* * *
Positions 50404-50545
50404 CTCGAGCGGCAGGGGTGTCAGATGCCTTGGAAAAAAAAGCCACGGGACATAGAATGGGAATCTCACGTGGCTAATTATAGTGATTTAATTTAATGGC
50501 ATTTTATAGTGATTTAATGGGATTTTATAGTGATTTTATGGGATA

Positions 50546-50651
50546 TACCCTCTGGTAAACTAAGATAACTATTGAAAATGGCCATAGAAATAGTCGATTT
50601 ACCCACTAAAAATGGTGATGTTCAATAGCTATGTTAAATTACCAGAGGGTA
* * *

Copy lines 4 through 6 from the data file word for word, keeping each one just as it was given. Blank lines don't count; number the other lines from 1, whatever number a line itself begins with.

Positions 50546-50651
50546 TACCCTCTGGTAAACTAAGATAACTATTGAAAATGGCCATAGAAATAGTCGATTT
50601 ACCCACTAAAAATGGTGATGTTCAATAGCTATGTTAAATTACCAGAGGGTA